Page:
“Protecting, conserving and promoting the cultural heritage
of the New Zealand Paralympic Movement since 1968”

PNZ’s Strategic Plan ‘Towards 2020’, outlines a mission that – in addition to leading the Paralympic Movement in New Zealand – involves acknowledging and celebrating disabled New Zealanders and promoting equity through sport. With Paralympics New Zealand (PNZ) “turning 50” in 2018 and the Tokyo 2020 Paralympic Games on the horizon – a huge opportunity exists to celebrate our Paralympic cultural heritage, officially acknowledge the achievements of our 209 Paralympians as being equal to that of Olympians; and protect this heritage for future generations. The desired outcome, as always, is to positively influence community perceptions of disabled people and promote diversity and inclusion.

Objectives

  • Acknowledge, celebrate and share the achievements of our 209 Paralympians and introduce the Tokyo 2020 hopefuls
  • Positively influence community perceptions of disabled people and promote a more diverse and inclusive society
  • Promote Para sport to the wider community and identify future Para athletes
  • Raise funds to further the growth and awareness of Para sport in the community and support the New Zealand Paralympic Team to Tokyo 2020
  • Locate and preserve New Zealand Paralympic artefacts and memorabilia for all New Zealanders to experience

Annual Prime Ministers’ Dinner, in association with Adecco

2019 was the sixth edition of this popular evening event and the third Prime Minister invited to provide the keynote address on diversity, inclusion and the power of sport. Each year, 160+ influencers are hosted from across business and sport with a view to launching and celebrating PNZ activities. The 2019 edition of this event took place on Thursday 22 August celebrating 1 year to go to the Tokyo 2020 Paralympic Games.

Community Receptions, in association with the New Zealand Chambers of Commerce, Toyota NZ and the NZ Lottery Grants Board

From May 2019 until May 2020, 12 events will be held in cities and towns around New Zealand, with the intention of (i) recognising all 209 Paralympians by inviting them (or their families if they have passed away) to be presented with their official numbered Paralympic pin and a certificate signed by the President of the International Paralympic Committee (IPC) and the Chairman of PNZ, and; (ii) using this to introduce local Tokyo 2020 hopefuls to their communities, showcasing the continuing growth Para sport. Local artefacts, memorabilia and stories would be incorporated into each event to localise it and local media would be invited to profile interesting historical stories from among Paralympians being recognised. This series of events takes inspiration from PNZ’s previous Portrait Collection Tour.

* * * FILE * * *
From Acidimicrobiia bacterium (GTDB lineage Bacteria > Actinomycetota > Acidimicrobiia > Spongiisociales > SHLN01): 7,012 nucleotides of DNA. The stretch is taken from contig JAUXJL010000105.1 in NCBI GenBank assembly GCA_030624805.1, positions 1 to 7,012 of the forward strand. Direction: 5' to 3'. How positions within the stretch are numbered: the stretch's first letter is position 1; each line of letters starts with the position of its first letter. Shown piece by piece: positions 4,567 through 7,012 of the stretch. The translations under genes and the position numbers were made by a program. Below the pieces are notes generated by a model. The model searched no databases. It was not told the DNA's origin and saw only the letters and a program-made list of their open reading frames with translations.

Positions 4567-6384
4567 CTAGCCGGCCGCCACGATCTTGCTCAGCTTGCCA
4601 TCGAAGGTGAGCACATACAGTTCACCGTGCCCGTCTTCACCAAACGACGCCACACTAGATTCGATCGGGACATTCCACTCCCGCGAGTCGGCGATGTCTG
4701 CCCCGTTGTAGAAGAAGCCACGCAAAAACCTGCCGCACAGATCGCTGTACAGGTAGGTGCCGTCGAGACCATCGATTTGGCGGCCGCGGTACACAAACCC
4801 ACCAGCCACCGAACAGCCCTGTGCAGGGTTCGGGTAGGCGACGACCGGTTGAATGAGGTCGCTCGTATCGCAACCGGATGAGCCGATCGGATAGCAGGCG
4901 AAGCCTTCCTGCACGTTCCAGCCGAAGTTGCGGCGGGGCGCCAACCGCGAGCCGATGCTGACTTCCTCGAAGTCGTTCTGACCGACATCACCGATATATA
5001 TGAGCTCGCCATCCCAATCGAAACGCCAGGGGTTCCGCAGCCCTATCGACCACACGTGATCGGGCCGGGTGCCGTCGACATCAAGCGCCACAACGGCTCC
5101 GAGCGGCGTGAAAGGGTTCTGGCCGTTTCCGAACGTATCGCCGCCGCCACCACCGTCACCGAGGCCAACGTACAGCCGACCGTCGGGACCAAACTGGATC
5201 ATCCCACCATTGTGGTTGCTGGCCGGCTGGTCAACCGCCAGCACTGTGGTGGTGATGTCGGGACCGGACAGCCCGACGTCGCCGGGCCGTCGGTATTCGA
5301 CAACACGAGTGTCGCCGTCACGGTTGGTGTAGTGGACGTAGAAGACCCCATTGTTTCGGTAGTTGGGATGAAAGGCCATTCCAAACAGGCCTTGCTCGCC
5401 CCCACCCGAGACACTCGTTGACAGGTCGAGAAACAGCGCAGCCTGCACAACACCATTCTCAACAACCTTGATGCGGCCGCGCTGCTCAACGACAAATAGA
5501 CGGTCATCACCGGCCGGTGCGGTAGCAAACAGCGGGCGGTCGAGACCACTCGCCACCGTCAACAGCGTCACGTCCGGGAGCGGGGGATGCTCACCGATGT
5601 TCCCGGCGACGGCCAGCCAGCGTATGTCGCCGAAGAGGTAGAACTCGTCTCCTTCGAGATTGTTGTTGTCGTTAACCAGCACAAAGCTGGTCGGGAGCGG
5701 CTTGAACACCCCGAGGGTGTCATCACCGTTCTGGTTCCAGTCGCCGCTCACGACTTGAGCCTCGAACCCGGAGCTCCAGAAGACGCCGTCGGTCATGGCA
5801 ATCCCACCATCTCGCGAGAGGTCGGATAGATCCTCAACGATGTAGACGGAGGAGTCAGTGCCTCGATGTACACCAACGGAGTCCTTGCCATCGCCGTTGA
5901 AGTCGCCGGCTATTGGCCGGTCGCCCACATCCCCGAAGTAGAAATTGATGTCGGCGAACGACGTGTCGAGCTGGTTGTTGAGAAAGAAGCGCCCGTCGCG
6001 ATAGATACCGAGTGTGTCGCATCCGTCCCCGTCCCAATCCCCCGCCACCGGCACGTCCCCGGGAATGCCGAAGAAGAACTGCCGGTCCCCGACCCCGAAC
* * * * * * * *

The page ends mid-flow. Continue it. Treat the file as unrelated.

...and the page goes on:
Fiona Allan speaking during a local community event

Para Sport Pop Up

A one stop shop for Para sport! The 20 foot container will be located in prime public spaces with high foot traffic for min. 48 hours per location supporting the Community Receptions. The Para Sport Pop Up will (i) tell NZ Paralympic history through displays and video; (ii) promote Para sport to NZ public through have a go experiences and; (iii) provide Para sport resources and connections to local providers. Read more about the Para Sport Pop Up here.

Tokyo 2020 School Visits

From August 2019 to June 2020 Paralympians and Para athletes aiming to compete at the Tokyo 2020 Paralympic Games will visit 2 schools per location supporting the Community Receptions and Para Sport Pop Up. The Tokyo 2020 hopefuls will tell their story and in doing so, promote diversity and inclusion, the Paralympic values, awareness of Para sport and build anticipation towards Tokyo 2020.

Paralympian Mary Fisher and a group of kids, all dressed up with gold accessories

Paralympic Collections and Storytelling Programmes

pending funding confirmation

PNZ aims to work with a specialist to find all 209 New Zealand Paralympians and research the artefacts and memorabilia potentially available for the Paralympic Collections Programme and the people and stories potentially available for the Paralympic Storytelling Programme. In carrying this out, the specialist will develop a Research Study to determine how best to protect, conserve and promote this Paralympic cultural heritage for future generations, and the associated costs. PNZ would use this Research study to understand the full scope of the Collections and Storytelling Programmes and enable it to plan and secure the appropriate resourcing, expertise and funds needed.